3. Keeanu Benton, DT, Wisconsin
One of the primary concerns on defense for Cleveland in 2022 was their lack of run-stuffers. Departing defensive cooridinator Joe Woods didn't use typical nose tackles and had the philosophy of getting after the run on the way to the quarterback.
In a pass-happy NFL, this isn't the worst strategy, but you still need someone to stop the run when teams decide they're going to use that to dictate the pace of the game. The hope heading into this season is that new defensive coordinator, Jim Schwartz, will emphasize the dun game a bit more.
With that in mind, Keeanu Benton would be a perfect addition to the line and would help Schwartz immensely in that goal. What's even better, is that Ian Cummings of Pro Football Network says Benton is capable of not only playing the 1-tech but can be effective as a 3-tech as well.
"From 1-tech to 3-tech, Benton can easily one-gap interior blockers. He gains control early, uses his leg drive to displace, and can slab blockers with one arm while establishing a half-man relationship to clog gaps. He establishes anchors quickly, absorbs initial contact with his lower body strength, and can deconstruct with force. Benton is hard to displace, but when he does suffer displacement, he shows off great recovery strength. He’s able to plant his base, lock out, and stall movement midway through reps."- Cummings, Pro Football Network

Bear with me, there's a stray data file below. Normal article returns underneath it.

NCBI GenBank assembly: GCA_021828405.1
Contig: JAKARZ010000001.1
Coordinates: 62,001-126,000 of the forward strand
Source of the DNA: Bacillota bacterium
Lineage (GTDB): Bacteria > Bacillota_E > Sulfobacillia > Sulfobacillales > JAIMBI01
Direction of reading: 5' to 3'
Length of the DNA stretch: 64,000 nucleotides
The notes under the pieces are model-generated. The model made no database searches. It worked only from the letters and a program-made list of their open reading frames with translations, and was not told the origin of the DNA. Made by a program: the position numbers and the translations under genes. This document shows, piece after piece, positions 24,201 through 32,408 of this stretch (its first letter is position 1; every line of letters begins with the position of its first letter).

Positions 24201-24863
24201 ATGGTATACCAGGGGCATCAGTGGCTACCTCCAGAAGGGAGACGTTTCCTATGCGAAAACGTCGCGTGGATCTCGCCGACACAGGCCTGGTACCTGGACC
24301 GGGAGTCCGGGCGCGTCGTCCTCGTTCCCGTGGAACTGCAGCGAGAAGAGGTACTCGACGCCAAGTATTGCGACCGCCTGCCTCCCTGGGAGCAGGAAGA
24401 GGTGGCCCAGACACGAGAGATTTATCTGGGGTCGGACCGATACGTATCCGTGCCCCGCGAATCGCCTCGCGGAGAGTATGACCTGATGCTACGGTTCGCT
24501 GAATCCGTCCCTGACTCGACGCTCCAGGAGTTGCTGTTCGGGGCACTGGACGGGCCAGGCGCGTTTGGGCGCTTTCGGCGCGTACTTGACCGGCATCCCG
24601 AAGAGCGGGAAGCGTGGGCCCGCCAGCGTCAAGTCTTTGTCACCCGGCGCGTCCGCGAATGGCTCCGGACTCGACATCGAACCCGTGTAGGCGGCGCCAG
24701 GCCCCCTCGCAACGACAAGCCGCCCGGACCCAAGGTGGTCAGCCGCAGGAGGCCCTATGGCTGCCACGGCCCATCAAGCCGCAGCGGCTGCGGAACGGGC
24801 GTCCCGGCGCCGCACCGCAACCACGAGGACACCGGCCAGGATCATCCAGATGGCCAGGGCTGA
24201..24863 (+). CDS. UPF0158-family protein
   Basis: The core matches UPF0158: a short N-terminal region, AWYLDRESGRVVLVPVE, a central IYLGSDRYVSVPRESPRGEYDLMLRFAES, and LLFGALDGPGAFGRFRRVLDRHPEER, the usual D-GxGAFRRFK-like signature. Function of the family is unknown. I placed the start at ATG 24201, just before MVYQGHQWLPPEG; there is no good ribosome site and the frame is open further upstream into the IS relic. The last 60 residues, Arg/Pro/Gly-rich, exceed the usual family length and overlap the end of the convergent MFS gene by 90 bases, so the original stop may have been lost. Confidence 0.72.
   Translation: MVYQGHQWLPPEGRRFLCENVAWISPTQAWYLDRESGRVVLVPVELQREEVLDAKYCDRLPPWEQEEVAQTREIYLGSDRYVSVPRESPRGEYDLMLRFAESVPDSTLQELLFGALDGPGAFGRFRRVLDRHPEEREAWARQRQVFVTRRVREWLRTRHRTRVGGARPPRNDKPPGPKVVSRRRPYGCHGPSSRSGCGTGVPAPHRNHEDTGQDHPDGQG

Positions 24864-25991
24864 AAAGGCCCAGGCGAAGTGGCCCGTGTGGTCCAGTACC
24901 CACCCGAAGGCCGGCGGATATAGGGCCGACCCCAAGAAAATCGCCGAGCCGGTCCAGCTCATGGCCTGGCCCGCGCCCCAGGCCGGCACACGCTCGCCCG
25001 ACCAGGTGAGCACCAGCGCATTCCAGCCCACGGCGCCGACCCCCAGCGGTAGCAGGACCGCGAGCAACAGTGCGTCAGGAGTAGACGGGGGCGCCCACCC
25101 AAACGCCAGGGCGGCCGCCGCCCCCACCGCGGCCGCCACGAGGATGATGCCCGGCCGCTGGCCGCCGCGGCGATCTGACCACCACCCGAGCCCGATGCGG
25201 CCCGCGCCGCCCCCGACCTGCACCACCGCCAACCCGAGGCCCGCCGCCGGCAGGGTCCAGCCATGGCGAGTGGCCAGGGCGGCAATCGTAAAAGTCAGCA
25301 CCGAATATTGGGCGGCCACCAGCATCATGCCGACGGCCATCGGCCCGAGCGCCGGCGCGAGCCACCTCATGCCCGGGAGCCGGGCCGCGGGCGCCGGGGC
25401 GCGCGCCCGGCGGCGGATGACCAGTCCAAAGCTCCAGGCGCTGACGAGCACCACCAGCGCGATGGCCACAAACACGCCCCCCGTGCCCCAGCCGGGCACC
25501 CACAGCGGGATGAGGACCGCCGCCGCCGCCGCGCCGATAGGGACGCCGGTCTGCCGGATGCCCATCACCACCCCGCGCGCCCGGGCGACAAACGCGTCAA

This is important since it means Benton can play on all three downs, which is different than most 1-techs. That's why many general managers pass on nose tackles, since they don't believe there's enough value there.
Benton offers that value and the 6-foot-4, 315-pounder from Wisconsin should be a lot of fun to watch this week as he shows off in Indy.